As You Were

Devin Coughlin's blog.
Styles: Serious Spare

January 26, 2007

The mach_inject Heresy

Via Wolf Rentzsch himself I ran across a deliciously hysterical post on rixstep decrying the use of code injection on MacOS X. I won't make any comment on the merits of the argument because it's not worth my time. But I do have to wonder what kind of person would write such a thing?

An bizarre phenomenon.

It's very tempting to dismiss these types of blowhards as extreme partisans in the Mac vs. Unix wars too myopic to concede that there are good things and bad things about each — but I don't think that categorization is the right way to understand the phenomenon.

It's not about Carbon vs. Cocoa, or the spatial Finder vs. column view — it's really about the present versus the past.

Whenever two geographical cultures collide, the conservatives on each side mumble and grumble and scream bloody murder. There's really not much you can do about it but say "yes, grandpa" and wait for them to die. When these cultures are technological in nature, should we really expect anything different?

But here's the thing: The NeXT merger was only ten years ago. We'll be seeing these kinds of upheavals every ten years or so for the rest of our lives.

We're seeing it now in tension between compiled languages and scripting languages, managed and unmanaged code, desktop and web-based apps. It's all too easy to laugh at the javascript kiddies and their ridiculously awful user experiences (OMG, drag and drop in Yahoo mail, what a concept!), but they'll be employed doing UI stuff long after all of us rich-client desktop-types have been relegated to working on the back-end.

Adapt or die.

Even without major mergers, the amount of change in Cocoa in recent years has been staggering. I'd just finally mastered traditional Cocoa MVC when bindings came along and blew that out of the water. Then came Core Data and I had to learn a new way structure my data models. Next comes the switch to Intel and all of a sudden the six months I spent elbow-deep in PPC assembly doesn't look like such a great investment. Now we've got to learn Objective-C 2.0, and so on . . . It's hard not to be bitter about all this. Why should I learn x86 assembly when the PPC ISA is so obviously superior? Won't garbage collection make it too easy for the riffraff to come in and pollute the world with their crappy programs? And don't even get me started on the HIG.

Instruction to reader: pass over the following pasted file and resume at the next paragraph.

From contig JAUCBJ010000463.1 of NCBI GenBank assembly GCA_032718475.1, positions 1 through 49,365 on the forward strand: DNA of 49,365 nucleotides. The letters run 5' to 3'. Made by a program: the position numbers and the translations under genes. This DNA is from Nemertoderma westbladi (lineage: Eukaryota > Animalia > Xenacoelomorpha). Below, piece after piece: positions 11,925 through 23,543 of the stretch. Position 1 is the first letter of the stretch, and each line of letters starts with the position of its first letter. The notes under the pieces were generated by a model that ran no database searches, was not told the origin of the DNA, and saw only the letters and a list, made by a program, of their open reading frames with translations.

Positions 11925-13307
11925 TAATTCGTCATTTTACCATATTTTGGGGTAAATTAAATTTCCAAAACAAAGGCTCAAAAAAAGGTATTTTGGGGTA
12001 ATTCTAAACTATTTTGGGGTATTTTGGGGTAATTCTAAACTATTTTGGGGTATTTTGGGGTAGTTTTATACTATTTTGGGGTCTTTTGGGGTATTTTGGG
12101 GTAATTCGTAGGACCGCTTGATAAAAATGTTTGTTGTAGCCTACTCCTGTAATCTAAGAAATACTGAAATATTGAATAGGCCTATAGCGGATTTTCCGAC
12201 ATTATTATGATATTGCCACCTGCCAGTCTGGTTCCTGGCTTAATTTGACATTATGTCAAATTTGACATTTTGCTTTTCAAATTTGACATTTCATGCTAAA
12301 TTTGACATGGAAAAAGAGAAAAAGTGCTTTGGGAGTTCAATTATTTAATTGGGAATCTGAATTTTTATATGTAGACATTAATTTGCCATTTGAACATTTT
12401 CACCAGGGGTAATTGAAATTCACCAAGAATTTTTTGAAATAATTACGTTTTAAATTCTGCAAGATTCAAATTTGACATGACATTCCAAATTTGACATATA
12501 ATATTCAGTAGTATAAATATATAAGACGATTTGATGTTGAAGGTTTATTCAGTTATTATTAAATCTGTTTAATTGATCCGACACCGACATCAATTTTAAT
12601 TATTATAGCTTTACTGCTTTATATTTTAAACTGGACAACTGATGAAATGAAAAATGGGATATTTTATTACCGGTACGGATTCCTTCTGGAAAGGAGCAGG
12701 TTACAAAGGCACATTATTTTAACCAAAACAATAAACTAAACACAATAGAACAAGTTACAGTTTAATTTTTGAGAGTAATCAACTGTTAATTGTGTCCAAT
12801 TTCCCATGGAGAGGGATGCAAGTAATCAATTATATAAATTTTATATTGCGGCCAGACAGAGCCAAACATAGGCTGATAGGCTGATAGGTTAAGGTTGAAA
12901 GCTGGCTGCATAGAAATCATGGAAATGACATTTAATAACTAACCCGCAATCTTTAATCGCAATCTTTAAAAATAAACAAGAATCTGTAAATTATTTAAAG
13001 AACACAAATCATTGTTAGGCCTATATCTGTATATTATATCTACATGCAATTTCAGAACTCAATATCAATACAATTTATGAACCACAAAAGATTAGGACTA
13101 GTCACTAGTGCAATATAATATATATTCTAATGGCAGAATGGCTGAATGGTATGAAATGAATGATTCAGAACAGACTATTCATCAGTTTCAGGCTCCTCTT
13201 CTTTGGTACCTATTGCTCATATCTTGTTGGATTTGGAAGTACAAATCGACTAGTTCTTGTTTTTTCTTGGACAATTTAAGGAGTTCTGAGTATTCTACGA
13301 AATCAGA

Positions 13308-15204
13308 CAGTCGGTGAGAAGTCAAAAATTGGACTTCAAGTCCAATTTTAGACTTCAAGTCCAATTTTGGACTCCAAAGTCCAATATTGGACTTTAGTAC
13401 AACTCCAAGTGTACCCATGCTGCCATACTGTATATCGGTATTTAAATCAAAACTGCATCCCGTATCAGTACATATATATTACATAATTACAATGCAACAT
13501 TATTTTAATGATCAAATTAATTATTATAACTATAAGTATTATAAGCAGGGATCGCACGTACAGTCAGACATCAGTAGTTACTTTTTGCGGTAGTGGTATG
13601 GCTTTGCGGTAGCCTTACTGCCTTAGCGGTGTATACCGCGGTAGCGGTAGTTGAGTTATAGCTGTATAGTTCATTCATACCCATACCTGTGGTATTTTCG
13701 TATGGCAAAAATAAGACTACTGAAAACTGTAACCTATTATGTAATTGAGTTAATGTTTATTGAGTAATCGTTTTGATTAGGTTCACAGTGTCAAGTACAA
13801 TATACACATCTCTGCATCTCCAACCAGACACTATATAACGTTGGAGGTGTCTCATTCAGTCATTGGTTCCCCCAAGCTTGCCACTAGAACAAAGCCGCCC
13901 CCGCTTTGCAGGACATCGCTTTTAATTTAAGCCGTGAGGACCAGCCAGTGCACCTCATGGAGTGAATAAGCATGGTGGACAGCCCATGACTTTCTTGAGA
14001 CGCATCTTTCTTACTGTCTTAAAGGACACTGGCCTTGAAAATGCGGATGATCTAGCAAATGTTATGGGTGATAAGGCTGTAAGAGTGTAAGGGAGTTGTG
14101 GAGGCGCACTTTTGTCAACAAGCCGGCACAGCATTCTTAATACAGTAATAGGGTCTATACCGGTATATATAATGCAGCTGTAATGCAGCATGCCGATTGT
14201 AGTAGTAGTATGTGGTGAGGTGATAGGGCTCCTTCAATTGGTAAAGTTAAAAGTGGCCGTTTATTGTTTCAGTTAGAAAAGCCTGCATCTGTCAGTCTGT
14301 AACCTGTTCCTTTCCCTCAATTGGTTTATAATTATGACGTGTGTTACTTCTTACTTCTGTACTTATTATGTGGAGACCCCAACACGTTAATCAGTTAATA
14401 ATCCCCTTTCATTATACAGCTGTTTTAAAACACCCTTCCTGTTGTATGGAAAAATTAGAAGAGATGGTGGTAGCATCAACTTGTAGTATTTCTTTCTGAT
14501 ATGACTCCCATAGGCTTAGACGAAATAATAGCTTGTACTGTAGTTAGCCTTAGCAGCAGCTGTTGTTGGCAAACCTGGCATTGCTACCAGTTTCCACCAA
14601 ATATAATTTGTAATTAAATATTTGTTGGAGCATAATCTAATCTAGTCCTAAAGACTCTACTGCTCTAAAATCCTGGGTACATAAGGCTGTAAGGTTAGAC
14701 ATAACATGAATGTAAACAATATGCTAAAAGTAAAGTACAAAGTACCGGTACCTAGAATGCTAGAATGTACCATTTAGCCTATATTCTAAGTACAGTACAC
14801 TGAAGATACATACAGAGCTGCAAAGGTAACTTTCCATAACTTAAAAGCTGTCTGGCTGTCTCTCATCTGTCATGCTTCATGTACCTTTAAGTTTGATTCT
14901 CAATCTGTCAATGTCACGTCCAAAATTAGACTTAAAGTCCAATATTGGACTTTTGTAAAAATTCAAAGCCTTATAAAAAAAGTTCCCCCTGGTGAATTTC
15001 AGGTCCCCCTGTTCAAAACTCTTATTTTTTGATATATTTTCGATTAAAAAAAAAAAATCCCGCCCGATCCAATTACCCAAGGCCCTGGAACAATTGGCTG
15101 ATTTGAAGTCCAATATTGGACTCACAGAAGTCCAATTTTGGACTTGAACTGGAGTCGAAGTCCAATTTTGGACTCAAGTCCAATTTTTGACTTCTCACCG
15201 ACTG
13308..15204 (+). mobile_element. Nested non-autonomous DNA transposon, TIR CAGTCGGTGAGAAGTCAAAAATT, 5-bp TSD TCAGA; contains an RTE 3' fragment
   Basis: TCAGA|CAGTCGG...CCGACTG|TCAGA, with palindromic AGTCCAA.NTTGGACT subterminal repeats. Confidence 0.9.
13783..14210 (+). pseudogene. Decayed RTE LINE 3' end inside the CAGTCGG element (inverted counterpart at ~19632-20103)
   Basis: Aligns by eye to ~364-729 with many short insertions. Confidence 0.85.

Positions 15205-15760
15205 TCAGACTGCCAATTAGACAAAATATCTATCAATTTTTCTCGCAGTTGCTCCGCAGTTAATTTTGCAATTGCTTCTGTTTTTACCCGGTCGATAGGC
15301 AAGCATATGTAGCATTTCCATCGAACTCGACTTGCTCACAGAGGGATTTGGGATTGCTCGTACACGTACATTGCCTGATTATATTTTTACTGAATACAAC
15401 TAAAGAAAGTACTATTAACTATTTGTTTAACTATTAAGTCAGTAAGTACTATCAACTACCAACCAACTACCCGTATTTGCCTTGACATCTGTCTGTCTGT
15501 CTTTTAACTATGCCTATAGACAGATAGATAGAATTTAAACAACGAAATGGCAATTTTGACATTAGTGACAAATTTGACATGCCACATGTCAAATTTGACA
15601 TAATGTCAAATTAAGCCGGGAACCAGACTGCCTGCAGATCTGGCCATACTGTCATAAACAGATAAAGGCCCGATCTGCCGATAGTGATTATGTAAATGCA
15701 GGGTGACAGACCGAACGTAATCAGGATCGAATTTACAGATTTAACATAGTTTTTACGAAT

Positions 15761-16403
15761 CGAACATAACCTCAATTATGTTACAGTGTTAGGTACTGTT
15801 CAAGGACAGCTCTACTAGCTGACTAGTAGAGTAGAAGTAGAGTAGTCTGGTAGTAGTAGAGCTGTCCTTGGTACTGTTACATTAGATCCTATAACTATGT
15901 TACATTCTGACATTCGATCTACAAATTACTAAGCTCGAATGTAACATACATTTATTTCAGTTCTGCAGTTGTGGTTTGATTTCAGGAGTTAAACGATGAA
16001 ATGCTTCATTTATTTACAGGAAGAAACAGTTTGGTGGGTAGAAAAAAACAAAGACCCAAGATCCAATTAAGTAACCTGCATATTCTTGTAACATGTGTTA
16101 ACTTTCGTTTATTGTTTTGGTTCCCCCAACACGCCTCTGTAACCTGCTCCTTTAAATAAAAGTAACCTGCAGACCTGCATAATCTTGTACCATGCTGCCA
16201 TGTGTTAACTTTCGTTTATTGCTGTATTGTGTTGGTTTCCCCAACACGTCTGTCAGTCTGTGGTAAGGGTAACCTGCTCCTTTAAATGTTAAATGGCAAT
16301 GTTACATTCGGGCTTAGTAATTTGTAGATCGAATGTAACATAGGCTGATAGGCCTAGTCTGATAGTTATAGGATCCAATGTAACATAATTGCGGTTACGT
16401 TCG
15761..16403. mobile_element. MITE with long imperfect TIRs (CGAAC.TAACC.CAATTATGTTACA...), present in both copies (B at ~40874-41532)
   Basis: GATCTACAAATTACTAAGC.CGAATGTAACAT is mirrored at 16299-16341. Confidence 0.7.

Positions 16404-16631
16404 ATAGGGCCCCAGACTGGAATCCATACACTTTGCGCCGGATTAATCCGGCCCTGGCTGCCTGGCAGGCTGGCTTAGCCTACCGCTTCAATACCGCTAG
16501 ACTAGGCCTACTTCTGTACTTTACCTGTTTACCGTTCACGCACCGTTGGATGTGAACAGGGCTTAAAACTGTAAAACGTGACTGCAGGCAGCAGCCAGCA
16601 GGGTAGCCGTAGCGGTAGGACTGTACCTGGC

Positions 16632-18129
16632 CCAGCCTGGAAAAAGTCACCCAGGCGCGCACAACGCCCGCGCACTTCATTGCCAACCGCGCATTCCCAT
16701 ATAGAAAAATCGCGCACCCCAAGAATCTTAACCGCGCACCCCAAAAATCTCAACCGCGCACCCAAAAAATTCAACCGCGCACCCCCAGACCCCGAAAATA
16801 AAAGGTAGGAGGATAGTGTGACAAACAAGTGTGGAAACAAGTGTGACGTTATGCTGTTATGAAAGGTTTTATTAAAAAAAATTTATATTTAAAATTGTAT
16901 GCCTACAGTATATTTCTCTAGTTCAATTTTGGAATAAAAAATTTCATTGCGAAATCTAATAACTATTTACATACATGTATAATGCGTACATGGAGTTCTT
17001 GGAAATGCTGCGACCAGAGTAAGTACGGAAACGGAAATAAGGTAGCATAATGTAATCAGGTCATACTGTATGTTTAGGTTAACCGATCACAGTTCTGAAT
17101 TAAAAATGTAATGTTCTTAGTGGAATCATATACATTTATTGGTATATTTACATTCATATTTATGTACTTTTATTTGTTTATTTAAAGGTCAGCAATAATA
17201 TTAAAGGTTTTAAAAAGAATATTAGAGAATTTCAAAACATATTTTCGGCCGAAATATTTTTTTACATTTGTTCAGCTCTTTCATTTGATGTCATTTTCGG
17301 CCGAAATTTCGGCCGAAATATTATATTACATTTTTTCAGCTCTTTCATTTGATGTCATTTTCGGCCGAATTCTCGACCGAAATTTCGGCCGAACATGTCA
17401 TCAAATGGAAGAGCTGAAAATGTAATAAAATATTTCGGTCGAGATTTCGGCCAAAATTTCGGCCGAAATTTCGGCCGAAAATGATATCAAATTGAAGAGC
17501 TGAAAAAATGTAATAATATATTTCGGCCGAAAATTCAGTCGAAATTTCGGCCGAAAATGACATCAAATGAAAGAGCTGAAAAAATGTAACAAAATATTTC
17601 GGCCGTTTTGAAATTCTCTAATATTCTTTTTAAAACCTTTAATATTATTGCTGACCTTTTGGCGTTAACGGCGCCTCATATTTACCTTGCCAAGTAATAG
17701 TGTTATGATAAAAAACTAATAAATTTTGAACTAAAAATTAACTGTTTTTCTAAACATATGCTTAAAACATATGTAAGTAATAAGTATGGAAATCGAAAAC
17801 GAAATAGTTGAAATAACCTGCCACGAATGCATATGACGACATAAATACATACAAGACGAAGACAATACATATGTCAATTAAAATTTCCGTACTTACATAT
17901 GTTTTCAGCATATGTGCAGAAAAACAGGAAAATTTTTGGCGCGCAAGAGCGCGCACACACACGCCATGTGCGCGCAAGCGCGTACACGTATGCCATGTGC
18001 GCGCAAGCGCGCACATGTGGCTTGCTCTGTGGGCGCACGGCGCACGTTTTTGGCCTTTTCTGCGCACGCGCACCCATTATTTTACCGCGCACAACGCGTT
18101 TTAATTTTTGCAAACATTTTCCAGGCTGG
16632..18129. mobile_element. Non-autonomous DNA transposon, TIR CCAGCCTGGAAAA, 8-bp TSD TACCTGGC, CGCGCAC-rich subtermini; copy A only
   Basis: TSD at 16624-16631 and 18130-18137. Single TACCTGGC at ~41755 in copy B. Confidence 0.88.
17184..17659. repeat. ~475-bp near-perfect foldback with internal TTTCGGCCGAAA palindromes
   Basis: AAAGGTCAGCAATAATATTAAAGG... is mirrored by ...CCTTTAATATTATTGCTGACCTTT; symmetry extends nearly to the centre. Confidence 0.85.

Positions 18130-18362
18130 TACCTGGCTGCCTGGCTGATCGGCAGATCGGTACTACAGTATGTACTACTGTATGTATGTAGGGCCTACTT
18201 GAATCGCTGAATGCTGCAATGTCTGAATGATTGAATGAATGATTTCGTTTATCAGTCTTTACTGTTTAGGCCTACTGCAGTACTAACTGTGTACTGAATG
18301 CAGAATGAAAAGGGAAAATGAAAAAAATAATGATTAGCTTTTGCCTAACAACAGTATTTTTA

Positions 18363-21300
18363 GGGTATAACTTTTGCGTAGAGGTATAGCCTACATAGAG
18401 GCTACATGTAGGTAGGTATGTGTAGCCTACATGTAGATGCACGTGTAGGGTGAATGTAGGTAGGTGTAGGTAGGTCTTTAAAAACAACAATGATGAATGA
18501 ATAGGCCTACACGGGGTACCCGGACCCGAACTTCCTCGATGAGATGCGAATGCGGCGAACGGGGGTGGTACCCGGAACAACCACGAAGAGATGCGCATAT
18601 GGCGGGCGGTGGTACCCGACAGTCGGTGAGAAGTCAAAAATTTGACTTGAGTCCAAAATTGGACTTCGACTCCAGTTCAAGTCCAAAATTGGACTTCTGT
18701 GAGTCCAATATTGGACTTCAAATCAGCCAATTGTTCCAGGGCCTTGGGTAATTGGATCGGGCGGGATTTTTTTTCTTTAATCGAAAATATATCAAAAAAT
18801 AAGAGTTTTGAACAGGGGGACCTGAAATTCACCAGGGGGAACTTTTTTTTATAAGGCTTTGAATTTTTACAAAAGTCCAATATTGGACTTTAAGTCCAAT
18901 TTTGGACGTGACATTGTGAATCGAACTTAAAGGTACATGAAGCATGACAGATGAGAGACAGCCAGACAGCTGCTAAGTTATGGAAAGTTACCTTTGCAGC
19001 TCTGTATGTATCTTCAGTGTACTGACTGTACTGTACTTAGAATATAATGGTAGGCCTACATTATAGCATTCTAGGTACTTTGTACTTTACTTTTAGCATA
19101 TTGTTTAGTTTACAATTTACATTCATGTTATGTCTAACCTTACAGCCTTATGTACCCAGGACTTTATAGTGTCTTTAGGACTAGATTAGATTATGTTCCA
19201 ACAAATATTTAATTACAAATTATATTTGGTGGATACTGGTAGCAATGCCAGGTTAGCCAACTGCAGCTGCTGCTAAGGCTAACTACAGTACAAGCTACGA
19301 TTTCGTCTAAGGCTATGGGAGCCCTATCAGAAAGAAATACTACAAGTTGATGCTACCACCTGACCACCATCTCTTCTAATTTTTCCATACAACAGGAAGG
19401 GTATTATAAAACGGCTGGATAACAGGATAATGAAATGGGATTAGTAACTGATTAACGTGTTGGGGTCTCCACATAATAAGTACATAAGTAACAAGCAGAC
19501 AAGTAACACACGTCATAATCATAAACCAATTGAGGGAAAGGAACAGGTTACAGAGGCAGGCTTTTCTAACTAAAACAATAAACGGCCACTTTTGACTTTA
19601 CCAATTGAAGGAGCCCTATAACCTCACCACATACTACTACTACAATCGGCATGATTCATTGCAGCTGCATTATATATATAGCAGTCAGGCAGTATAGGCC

Those of who are curmudgeonly by nature will have to fight that impulse for the rest of our working lives. But I don't see how we can call ourselves "real engineers" without keeping up with progress. What was latest-and-greatest ten years ago sits in the closet, unplugged, or clogs the landfills. In another ten it will be someone's weekend hobby.

Easier said than done.

But we're engineers, after all, we value reliability, predictability, safety above all else. How can we keep our designs conservative without becoming conservative ourselves? The pragmatic programmers recommend learning a new programming language every year (of course, they sell books about programming languages). If you're not learning a new language or framework every year, you're lagging behind in your professional development. If you are a Cocoa programmer, learn Ruby, learn Rails. If you've got the web-thing down, try a functional language. OO fanatics should explore prototype-based languages like javacript and Io. You'll need this breadth when Apple discontinues the Mac. (I kid, mostly). Nuns who do crossword puzzles each day live longer than those who don't. Do something new and challenging every day. Even if your new skills aren't immediately useful, the experience you gain while learning them will be. Most of all, don't stagnate — as you can see at rixstep, it's not pretty.

Posted by coughlin at 4:38 PM

January 24, 2007

Pad Thai Blogging

Following Pandagon and Majikthise, I post my recipe for pad thai.

After three years of making really, really bad pad thai, I've finally settled on a protocol that doesn't completely suck.

Prep rice noodles:
Soak 1 package rice noodles (enough for 4 people) in very hot water beforehand. Extra thin noodles should be soaked for 30 minutes, wide noodles will need an hour. In the winter my tap water isn't hot enough, so I microwave for a couple of minutes to warm it up.

Prep green onions:
While the noodles are soaking, prep all the other ingredients. Chop a bundle of green onions into inch-long pieces — put the green stalks and the oniony base in separate small bowls.

Prep lime wedges:
Cut a 1/8 to a 1/4 of a lime for each serving and set aside.

Prep peanuts:
Grind a handful of peanuts with a mortar and pestle/bowl and spoon. You can fry the the peanuts for a short time on medium heat to bring out more of their flavor. Fried peanuts, in particular, will salvage just about any botched pad thai.